Thailand’s government, saying it is concerned filmmakers and media may take advantage of the young football boys who were rescued from a flooded cave, wants to control how movies portray their ordeal and heroic rescue.
Culture Minister Vira Rojpochanarat said he will propose at this week’s Cabinet meeting that a special committee oversee the production of films, documentaries and videos related to the experiences of the 12 boys and their coach who were trapped in a cave for almost three weeks.
With the boys returning home, attention has turned to how the media are handling the post-rescue story.
There has been criticism of several news outlets, mostly foreign, that are considered to have ignored official advice to leave the boys alone.
Deputy Prime Minister Wissanu Krea-ngam said on Friday he had instructed officials from the Ministry of Social Development and Human Security to make sure the boys and those associated with them are not bothered while they are going through a period of mental rehabilitation.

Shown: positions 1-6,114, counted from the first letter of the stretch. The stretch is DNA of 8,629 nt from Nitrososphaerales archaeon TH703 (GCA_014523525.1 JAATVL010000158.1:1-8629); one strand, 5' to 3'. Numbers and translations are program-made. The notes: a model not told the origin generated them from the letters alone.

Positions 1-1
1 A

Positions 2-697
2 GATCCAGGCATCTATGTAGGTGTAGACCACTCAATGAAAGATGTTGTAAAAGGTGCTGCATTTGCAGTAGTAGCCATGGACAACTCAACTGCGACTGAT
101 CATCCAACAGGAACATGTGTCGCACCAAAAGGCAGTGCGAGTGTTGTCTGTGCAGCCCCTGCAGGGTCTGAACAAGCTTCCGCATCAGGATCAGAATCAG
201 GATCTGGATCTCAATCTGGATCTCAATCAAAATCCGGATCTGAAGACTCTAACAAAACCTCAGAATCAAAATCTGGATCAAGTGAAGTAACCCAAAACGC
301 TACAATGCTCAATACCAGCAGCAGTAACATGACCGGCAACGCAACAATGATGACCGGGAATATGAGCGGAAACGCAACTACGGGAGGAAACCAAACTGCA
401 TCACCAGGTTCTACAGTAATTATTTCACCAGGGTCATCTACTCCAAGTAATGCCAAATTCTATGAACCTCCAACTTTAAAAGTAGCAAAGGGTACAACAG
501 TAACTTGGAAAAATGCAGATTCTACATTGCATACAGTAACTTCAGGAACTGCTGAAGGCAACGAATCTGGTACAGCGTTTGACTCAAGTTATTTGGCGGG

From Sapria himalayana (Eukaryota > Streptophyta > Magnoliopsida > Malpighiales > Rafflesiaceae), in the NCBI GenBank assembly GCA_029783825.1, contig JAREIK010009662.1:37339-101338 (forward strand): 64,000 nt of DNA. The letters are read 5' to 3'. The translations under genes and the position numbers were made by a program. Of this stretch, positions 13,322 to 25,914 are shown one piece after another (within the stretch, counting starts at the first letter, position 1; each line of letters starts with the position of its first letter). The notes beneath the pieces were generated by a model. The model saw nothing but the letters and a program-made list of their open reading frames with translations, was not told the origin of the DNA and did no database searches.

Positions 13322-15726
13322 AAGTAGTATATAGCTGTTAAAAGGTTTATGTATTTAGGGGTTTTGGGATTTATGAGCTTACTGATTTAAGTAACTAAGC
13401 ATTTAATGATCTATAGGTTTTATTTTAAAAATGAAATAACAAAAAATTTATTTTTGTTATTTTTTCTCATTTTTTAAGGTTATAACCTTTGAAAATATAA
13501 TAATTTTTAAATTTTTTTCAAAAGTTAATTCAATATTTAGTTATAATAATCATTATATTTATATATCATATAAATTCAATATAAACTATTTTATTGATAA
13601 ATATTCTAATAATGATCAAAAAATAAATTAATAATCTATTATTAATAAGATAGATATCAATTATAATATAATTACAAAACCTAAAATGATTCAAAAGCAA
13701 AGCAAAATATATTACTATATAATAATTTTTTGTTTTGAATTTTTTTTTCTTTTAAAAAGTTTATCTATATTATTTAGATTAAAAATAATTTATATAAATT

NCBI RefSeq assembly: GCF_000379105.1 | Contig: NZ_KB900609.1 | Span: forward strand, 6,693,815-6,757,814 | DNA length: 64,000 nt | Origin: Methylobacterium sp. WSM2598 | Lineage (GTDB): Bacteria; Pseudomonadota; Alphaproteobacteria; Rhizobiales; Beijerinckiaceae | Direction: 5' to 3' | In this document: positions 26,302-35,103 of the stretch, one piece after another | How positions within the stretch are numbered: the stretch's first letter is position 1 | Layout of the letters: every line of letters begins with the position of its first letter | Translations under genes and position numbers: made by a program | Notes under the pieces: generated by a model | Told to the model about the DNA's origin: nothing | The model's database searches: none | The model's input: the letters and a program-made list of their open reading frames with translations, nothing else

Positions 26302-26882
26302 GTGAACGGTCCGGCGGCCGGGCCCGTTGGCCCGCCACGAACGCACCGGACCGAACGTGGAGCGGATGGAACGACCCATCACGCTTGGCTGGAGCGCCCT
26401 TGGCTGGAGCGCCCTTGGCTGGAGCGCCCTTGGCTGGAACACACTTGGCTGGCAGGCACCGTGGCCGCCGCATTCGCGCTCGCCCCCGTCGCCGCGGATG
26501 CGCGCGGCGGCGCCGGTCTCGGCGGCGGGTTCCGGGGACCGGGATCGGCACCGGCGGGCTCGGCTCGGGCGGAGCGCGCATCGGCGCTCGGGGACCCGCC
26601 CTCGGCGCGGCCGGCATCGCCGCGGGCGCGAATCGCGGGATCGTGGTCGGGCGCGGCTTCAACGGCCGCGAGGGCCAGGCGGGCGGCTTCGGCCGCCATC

He warned foreign media they may face prosecution even if they unintentionally violate child protection laws.
Wissanu, who is considered the top legal expert for Thailand’s ruling junta, said that it is the boys’ right to sign contracts for their own benefit, but added that the government committee would provide advice “like a manager”, without seeking any profit for itself.
He said the government was “very afraid” that some of those close to the ordeal could be coerced to sign contracts “because once a contract is signed, that person can’t do anything else, which is why someone with legal knowledge needs to step in and help.”
The government’s Thailand Film Office already regulates the production of films shot in Thailand by foreign companies, including vetting scripts and issuing filming permits, but the committee would oversee content, licensing and the protection of privacy.
Five foreign film production companies had shown interest in making a movie or documentary about the cave rescue. — AP